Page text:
An appropriations subcommittee in the House of Representatives has proposed cuts for both the Occupational Safety and Health Administration and the Mining Safety and Health Administration.
The proposal to decrease funding came as the House Labor, Health and Human services, Education and Related Agencies Subcommittee shot down a proposal from President Barack Obama to boost the budgets for OSHA and MSHA in 2015, according to the National Law Review.
The Obama Administration wanted a 7.1-percent increase for OSHA and a 5.1-percent boost for MSHA, bringing their budgets in FY 2016 to $592 million and $394.9 million, respectively.
But the House subcommittee took the proposal and countered with one of their own: The committee shot back with cuts of 3.2 percent for OSHA and 1.3 percent for MSHA.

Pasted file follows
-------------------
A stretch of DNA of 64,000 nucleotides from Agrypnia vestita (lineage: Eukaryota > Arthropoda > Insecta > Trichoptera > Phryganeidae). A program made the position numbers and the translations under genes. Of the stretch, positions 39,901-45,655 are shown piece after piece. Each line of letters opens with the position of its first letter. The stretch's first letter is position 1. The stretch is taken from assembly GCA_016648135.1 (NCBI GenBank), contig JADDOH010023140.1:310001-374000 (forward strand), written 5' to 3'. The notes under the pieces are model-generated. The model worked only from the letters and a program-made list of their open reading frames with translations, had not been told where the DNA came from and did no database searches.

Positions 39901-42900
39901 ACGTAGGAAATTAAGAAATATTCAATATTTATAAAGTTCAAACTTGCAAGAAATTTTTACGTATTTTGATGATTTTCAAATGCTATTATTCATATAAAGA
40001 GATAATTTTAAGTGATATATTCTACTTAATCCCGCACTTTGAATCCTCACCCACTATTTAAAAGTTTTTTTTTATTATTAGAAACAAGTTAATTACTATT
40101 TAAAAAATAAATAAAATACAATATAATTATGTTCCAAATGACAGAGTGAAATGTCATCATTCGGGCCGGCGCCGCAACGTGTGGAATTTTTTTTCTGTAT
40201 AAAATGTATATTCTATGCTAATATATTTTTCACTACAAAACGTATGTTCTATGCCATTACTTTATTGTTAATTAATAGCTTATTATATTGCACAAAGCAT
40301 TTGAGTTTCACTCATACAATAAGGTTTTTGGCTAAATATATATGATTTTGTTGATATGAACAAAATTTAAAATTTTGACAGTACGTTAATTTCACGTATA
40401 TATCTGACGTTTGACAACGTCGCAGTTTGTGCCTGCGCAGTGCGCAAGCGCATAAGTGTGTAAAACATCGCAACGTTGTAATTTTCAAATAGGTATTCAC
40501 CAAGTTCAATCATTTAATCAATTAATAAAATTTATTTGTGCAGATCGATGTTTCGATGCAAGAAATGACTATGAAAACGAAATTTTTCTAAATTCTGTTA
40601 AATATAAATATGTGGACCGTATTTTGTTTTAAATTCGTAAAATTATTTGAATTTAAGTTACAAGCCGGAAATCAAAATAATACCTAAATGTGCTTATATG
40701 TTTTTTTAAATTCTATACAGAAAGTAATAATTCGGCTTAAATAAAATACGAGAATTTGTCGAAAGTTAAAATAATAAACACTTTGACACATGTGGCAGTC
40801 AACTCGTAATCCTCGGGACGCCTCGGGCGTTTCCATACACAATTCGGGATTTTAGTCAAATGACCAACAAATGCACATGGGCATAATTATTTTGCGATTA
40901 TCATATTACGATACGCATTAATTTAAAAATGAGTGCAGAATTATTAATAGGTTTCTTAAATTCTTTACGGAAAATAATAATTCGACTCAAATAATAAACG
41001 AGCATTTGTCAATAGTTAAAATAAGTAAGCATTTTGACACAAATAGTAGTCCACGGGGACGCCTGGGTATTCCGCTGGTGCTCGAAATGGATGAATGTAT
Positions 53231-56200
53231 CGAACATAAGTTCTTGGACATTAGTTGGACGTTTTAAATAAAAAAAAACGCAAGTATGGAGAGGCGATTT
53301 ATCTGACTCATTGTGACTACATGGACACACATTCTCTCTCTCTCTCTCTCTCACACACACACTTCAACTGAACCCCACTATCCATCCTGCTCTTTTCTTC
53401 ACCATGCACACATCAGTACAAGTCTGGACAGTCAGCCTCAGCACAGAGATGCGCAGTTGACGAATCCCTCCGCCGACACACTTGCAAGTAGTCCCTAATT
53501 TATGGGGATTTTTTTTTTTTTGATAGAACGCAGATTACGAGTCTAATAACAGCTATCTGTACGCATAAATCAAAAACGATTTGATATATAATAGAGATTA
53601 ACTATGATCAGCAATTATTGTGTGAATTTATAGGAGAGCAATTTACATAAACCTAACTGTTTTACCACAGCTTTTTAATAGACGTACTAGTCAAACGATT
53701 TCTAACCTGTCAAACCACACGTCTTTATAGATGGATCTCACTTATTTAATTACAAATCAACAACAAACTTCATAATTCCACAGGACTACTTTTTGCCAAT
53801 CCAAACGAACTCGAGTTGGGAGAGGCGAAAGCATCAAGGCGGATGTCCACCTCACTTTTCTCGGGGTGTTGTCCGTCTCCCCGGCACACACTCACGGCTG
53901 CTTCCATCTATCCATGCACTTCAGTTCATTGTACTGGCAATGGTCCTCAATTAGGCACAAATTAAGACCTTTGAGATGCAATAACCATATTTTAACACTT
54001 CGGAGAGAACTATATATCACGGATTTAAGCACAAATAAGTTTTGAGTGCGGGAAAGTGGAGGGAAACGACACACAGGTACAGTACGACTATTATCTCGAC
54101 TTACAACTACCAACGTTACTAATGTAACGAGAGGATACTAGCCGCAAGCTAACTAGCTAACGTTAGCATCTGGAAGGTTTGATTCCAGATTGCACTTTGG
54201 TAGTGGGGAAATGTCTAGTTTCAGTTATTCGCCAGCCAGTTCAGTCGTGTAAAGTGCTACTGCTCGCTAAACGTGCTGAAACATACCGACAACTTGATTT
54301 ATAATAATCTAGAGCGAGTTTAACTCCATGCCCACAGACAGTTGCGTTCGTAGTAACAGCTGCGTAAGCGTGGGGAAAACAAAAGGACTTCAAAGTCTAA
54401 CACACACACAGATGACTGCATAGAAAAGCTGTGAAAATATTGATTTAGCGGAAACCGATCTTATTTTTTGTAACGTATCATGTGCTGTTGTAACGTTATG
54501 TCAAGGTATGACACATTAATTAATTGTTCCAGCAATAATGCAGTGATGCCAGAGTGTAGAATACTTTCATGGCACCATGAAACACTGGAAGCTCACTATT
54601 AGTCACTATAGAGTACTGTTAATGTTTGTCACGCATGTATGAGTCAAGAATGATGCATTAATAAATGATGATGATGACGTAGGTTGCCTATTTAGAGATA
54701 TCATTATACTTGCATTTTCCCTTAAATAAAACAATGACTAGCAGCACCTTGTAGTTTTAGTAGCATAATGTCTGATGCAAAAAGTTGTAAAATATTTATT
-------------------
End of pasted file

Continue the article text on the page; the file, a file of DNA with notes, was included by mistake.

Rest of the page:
MSHA’s budget would drop to $371 million in 2016 from a budget of $375.9 million this year. OSHA, meanwhile, would have a budget of $535 million next year compared to the current level of $553 million.
Obama’s budget proposal made up for the OSHA and MSHA funding increases by cutting the budget of the National Institute for Occupational Safety and Health from $334.9 million to $283 million by slashing programs—the administration wants to get rid of NIOSH’s Education and Research Centers and Agriculture, Forestry and Fishing Program.
However, the House appropriations subcommittee responded by upping the budget for NIOSH to $341 million next year.
The draft appropriations bill was approved in June and sent to the full Appropriations Committee for consideration.